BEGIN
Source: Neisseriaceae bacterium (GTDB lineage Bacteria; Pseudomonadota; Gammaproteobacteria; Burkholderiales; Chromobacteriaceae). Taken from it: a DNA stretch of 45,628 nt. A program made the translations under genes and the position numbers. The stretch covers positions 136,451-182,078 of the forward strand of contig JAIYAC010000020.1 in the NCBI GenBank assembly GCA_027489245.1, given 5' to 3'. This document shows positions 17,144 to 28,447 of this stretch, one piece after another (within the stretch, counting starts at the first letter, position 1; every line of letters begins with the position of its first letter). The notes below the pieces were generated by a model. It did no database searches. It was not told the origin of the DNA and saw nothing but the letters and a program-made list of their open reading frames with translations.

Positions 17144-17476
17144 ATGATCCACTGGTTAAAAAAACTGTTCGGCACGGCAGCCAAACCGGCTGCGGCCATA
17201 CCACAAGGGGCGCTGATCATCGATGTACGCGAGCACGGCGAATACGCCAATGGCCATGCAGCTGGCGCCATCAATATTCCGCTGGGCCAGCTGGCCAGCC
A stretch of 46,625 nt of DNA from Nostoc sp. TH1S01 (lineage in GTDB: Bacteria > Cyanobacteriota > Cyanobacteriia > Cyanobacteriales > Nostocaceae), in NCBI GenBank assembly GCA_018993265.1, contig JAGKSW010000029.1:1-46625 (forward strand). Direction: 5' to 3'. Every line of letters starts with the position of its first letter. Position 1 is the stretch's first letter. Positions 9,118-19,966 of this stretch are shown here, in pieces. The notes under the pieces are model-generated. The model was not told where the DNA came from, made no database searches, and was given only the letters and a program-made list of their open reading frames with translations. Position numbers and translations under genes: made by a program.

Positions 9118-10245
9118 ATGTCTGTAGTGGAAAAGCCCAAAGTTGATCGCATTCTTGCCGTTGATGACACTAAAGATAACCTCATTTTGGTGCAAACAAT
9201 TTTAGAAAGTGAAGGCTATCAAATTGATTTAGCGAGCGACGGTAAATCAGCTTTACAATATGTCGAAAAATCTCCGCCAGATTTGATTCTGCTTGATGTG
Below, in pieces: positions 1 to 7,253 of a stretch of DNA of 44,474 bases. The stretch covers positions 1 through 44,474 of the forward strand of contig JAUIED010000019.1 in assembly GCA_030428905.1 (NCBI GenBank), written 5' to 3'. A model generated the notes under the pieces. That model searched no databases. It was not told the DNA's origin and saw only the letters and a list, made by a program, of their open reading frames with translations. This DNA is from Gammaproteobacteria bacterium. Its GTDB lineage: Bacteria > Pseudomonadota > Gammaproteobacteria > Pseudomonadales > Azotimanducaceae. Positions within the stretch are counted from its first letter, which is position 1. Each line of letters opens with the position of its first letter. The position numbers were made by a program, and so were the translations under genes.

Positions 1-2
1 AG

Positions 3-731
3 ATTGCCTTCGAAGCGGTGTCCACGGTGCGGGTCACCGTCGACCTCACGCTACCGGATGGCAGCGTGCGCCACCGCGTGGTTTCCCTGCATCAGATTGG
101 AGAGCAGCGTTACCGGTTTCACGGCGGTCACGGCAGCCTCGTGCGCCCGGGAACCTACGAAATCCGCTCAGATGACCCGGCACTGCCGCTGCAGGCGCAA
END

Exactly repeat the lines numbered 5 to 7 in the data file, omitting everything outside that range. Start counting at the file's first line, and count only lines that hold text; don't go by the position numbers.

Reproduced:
A stretch of 46,625 nt of DNA from Nostoc sp. TH1S01 (lineage in GTDB: Bacteria > Cyanobacteriota > Cyanobacteriia > Cyanobacteriales > Nostocaceae), in NCBI GenBank assembly GCA_018993265.1, contig JAGKSW010000029.1:1-46625 (forward strand). Direction: 5' to 3'. Every line of letters starts with the position of its first letter. Position 1 is the stretch's first letter. Positions 9,118-19,966 of this stretch are shown here, in pieces. The notes under the pieces are model-generated. The model was not told where the DNA came from, made no database searches, and was given only the letters and a program-made list of their open reading frames with translations. Position numbers and translations under genes: made by a program.

Positions 9118-10245
9118 ATGTCTGTAGTGGAAAAGCCCAAAGTTGATCGCATTCTTGCCGTTGATGACACTAAAGATAACCTCATTTTGGTGCAAACAAT